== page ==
Tissue Signal Characteristics
Signal in MR images is high or low (bright or dark), depending on the pulse sequence used, and the type of tissue in the image region of interest. The following is a general guide to how tissue appears on T1- or T2- weighted images.
Dark on T1-weighted image:
- Increased water, as in edema, tumor, infarction, inflammation, infection, hemorrhage
- (hyperacute or chronic)
- Low proton density, calcification
- Flow void
Bright on T1-weighted image:
- Subacute hemorrhage
- Protein-rich fluid
- Slowly flowing blood
- Paramagnetic substances: gadolinium, manganese, copper
- Calcification (rarely)
- Laminar necrosis of cerebral infarction
Bright on T2-weighted image:
- Increased water, as in edema, tumor, infarction, inflammation, infection, subdural collection
- Methemoglobin (extracellular) in subacute hemorrhage
Dark on T2-weighted image:
- Low proton density, calcification, fibrous tissue
- Paramagnetic substances: deoxyhemoglobin, methemoglobin (intracellular), iron, ferritin,
- hemosiderin, melanin
- Protein-rich fluid
- Flow void
MR signal sources
When protons are placed in a magnetic field, they oscillate.The frequency at which they oscillate depends on the strength of the magnetic field. Protons are capable of absorbing energy if exposed to electromagnetic energy at the frequency of oscillation. After they absorb energy, the nuclei release or reradiate this energy so that they return to their initial state of equilibrium. This reradiation or transmission of energy by the nuclei as they return to their initial state is what is observed as the MRI signal.
The return of the nuclei to their equilibrium state does not take place instantaneously, but rather takes place over some time.
The return of the nuclei to their initial state is governed by two physical processes:
o The relaxation back to equilibrium of the component of the nuclear magnetization which is parallel to the magnetic field, and
o The relaxation back to equilibrium of the component of the nuclear magnetization which is perpendicular to the magnetic field.
The time that it takes for these two relaxation processes to take place is roughly equal to:
o Time T1 for the first process, and
o Time T2 for the second process.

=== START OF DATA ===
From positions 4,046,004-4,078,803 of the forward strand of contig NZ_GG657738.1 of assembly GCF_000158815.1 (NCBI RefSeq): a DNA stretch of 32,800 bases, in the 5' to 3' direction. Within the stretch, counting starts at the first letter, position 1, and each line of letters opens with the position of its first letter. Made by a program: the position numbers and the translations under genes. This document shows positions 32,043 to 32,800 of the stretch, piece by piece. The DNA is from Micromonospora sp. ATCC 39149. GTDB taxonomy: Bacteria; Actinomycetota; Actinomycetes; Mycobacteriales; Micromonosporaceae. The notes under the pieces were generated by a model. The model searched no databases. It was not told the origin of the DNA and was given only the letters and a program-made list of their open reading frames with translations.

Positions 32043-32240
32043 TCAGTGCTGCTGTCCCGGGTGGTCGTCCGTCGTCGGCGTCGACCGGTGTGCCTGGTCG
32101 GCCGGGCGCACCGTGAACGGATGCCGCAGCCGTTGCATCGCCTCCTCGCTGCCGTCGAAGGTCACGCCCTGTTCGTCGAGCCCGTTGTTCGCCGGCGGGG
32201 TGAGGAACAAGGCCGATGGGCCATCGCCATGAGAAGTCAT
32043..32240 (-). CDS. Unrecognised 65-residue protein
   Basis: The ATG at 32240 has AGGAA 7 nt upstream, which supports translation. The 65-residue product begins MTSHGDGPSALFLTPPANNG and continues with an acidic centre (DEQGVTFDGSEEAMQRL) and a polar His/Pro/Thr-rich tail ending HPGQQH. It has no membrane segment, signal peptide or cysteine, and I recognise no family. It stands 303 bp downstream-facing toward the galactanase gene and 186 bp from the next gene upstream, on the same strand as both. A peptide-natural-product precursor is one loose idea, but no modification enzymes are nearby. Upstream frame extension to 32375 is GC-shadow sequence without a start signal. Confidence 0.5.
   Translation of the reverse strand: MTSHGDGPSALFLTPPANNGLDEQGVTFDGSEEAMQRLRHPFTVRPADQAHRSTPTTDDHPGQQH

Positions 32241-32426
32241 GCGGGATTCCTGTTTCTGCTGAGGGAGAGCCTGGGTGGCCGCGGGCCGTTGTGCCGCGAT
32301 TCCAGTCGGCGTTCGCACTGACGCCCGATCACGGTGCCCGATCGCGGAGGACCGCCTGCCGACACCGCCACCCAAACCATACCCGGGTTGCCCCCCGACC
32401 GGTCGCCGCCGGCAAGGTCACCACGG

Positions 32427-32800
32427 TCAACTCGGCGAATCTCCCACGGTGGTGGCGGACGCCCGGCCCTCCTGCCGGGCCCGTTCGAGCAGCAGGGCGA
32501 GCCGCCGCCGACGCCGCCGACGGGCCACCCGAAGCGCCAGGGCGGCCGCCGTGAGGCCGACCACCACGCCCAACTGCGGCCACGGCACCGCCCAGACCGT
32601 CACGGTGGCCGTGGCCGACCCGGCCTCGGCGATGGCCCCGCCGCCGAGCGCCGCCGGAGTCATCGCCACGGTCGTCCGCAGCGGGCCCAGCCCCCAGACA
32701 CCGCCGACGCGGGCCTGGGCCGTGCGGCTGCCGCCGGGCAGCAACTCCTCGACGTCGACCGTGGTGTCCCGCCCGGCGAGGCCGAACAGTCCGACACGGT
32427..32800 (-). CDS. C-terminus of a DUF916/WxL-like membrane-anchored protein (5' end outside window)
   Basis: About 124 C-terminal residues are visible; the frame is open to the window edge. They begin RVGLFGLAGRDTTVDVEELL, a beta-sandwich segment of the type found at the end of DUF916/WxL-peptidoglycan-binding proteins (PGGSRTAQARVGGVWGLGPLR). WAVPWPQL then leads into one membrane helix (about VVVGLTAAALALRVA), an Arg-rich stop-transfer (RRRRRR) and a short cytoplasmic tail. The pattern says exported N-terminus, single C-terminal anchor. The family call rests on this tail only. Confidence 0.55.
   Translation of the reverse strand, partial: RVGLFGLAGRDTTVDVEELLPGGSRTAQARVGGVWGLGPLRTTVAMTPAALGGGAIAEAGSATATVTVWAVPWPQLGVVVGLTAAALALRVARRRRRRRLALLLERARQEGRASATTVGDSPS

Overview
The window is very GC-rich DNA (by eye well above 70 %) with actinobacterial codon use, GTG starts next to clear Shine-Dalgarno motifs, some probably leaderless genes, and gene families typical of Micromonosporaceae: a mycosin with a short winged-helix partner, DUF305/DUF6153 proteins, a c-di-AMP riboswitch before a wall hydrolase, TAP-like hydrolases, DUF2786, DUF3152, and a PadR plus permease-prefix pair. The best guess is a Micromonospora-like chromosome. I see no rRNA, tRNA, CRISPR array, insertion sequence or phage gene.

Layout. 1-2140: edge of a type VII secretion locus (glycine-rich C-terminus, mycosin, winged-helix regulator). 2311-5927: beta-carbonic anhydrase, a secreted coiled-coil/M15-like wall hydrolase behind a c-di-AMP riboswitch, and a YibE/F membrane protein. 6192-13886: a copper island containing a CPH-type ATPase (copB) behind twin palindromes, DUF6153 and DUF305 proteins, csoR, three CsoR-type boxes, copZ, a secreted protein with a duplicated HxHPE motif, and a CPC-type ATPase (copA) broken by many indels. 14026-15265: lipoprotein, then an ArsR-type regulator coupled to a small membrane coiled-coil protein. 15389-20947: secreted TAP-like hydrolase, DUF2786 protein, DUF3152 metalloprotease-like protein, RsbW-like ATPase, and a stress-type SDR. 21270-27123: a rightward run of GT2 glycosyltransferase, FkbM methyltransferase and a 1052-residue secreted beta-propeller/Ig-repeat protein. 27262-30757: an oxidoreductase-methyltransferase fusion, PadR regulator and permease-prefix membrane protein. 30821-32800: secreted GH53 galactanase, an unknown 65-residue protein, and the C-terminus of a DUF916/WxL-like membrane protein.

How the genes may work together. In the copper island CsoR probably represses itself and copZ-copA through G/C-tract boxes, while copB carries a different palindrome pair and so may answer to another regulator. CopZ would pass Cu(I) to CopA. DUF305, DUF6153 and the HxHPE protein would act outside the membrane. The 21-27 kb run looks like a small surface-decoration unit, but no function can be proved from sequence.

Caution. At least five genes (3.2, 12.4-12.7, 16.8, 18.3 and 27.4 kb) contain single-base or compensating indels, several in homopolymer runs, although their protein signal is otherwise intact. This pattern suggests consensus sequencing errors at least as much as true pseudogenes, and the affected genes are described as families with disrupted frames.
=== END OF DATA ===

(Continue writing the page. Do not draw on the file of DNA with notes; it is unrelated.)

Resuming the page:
The strength of the MRI signal depends primarily on three parameters.
o Density of protons in a tissue: The greater the density of protons, the larger the signal will be.
The contrast between brain tissues is dependent upon how these 3 parameters differ between tissues. For most "soft" tissues in the body, the proton density is very homogeneous and therefore does not contribute in a major way to signal differences seen in an image.
However, T1 and T2 can be dramatically different for different soft tissues, and these parameters are responsible for the major contrast between soft tissues.
T1 and T2 are strongly influenced by the viscosity or rigidity of a tissue. Generally speaking, the greater the viscosity and rigidity, the smaller the value for T1 and T2.
It is possible to manipulate the MR signal by changing the way in which the nuclei are initially subjected to electromagnetic energy. This manipulation can change the dependence of the observed signal on the three parameters: proton density, T1 and T2.
Hence, one has a number of different MR imaging techniques ("weightings") to choose from, which accentuate some properties and not others.
A simplified tabulation of tissue image characteristics:
1. Bright means high signal intensity, dark means low, and interm. means intermediate.
2. Bright means high density/high attenuation of X-rays, dark means low.
3. Grey matter appears grey, white matter white.
1. Blood brain barrier leak. For MR, gadolinium; for CT, iodinated contrast material.
2. Unless very fresh or very old.
3. Unless calcified.
4. Often isodense.